As I record this, former congressman Anthony Weiner is staying in the race for mayor of New York. In case you forgot, he's the one who resigned in 2011 after sexually suggestive tweets he sent to virtual strangers became public.
He's staying in the race, despite reports of serial sexting under the nom de thumb "Carlos Danger." He joins disgraced former governor Eliot Spitzer, who is running for comptroller, on the ballot.
It isn't only New York: recently, South Carolina voters returned Mark Sanford, who ruined the phrase "hiking the Appalachian Trail" for the rest of us, to Congress.
These and other instances of politicians "falling from grace" and then being restored to a measure of respectability, are usually explained by the statement "Americans are a forgiving lot."
As a Christian, I am all for forgiveness, as I'm sure you are. But what's on display in these instances isn't so much an example of forgiveness as it is of "cheap grace."
That's how David French put it at National Review. The expression "cheap grace" comes from Dietrich Bonhoeffer's "Cost of Discipleship." "Cheap grace," Bonhoeffer wrote, "is the grace we bestow on ourselves [and] the preaching of forgiveness without requiring repentance." Ultimately, it is "grace without the cross, grace without Jesus Christ, living and incarnate."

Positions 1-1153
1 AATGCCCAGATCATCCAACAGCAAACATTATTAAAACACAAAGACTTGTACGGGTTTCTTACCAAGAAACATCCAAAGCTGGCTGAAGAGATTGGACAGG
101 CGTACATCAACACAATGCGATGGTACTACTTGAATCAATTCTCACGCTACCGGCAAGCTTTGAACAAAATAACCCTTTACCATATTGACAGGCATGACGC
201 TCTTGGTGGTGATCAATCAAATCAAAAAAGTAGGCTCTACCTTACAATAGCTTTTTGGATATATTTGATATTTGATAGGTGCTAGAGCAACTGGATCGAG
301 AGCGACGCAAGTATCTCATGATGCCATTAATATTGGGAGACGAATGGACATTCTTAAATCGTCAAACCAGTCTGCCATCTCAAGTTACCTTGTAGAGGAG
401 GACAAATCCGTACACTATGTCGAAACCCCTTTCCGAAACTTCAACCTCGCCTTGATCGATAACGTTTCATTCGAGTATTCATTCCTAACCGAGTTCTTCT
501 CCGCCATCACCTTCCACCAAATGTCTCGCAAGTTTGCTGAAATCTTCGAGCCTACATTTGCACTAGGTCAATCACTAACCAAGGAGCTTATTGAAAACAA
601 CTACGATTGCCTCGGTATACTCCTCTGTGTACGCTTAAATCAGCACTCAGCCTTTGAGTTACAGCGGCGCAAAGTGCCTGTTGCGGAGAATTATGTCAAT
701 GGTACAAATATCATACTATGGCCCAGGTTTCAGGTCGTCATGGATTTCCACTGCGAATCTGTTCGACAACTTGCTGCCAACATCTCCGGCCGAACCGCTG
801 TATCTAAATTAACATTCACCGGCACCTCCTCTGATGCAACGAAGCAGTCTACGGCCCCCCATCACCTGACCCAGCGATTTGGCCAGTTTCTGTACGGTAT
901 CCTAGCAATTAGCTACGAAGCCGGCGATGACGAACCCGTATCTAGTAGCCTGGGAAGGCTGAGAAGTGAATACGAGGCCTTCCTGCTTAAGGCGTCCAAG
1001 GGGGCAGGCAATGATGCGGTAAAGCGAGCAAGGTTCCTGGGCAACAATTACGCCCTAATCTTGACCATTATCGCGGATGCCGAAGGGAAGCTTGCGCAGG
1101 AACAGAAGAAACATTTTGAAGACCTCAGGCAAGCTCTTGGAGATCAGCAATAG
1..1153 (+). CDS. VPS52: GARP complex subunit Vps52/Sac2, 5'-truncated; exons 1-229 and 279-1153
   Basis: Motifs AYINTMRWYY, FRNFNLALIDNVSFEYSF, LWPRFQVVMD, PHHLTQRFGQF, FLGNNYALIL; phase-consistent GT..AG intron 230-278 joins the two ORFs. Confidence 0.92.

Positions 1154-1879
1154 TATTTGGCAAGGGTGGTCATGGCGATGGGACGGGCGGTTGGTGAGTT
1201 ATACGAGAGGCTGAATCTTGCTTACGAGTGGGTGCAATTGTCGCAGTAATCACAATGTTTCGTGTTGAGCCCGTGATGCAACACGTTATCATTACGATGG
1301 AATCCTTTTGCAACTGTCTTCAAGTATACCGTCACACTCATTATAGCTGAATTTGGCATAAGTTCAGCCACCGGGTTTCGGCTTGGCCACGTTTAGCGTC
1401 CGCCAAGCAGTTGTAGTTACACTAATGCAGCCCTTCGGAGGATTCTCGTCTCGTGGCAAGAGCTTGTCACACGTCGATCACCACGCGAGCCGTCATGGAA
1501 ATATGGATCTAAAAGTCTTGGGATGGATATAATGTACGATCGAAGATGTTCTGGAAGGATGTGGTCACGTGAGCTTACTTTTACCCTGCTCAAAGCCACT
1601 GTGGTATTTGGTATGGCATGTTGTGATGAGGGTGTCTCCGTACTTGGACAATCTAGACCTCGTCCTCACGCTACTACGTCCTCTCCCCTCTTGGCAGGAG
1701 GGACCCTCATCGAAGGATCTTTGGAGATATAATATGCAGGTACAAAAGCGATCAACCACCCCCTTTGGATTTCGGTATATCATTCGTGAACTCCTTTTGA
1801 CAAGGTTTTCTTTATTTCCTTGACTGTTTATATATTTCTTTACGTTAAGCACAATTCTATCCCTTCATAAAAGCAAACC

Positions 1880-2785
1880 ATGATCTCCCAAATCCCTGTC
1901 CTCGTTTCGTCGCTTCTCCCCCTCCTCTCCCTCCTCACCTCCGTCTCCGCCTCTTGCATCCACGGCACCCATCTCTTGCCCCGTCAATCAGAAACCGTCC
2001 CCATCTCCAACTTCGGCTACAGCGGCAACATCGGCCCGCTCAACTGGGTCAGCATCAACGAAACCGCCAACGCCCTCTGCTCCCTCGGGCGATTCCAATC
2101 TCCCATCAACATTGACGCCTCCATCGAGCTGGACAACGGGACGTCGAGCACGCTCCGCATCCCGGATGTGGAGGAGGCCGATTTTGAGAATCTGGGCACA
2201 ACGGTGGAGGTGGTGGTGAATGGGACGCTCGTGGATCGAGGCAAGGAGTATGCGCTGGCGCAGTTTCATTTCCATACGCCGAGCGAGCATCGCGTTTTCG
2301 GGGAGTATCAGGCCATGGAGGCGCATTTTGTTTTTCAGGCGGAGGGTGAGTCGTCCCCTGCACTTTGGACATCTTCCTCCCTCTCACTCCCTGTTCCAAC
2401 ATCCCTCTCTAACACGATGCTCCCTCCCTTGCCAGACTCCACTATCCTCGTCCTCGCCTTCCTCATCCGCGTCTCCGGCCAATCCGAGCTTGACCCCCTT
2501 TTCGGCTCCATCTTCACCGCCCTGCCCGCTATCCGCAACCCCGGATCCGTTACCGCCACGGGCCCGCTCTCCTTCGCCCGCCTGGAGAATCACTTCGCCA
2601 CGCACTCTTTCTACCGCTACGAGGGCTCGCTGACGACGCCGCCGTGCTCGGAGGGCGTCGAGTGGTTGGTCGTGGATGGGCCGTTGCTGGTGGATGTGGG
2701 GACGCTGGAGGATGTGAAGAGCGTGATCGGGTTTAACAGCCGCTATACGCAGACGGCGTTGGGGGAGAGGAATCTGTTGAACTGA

As French pointed out, "the pattern is familiar and depressing: Public stumble, public apology, public rebirth-and then the next public stumble follows with depressing frequency." Some politicians "opt out of scandal" by "marrying their mistresses and prancing in front of cameras with their latest adoring spouse," but the end result is the same: a parody of forgiveness and grace that makes the real thing increasingly unrecognizable.
I agree with French that the allure of "cheap grace" is easy to understand. "We want to close the worst chapters of our lives as quickly as possible and just get on with living on the same trajectory as before, minus the embarrassment."
But grace and true forgiveness are supposed to alter the trajectory of our lives, not preserve it. They are supposed to make us better as well as wiser.
How this might happen is illustrated in the story of John Profumo, the British Secretary of State for War. In 1963, Profumo was at the center of a huge sex-and-spies scandal that eventually brought down Britain's conservative government.
Profumo resigned "disgraced and stripped of all public dignities." Yet when he died in 2006, the Telegraph wrote "few ended their lives as loved and revered by those who knew him."
That's because, as Peggy Noonan recently wrote in the Wall Street Journal, Profumo "did the hardest thing for a political figure. He really went away." "He didn't give interviews, never wrote a book, didn't go on TV."
Instead, he spent the next forty years working at "a rundown settlement house called Toynbee Hall in the East End of London." Really working. He washed dishes and cleaned toilets.
In a 2003 interview, in response to the question "what have you learnt from this place?" he replied, "humility."
And that's precisely what is missing in our culture of public confession and cheap grace. Profumo "got it;" he demonstrated remorse and died "loved and revered." You might remember another famous, disgraced public figure who got it: Chuck Colson. After his fall from power during Watergate and a stint in prison, Colson spent the rest of his life ministering to "the least, the last, and the lost."
By embracing repentance and humility, Profumo and Colson experienced true grace: A grace that God makes available to each and every one of us.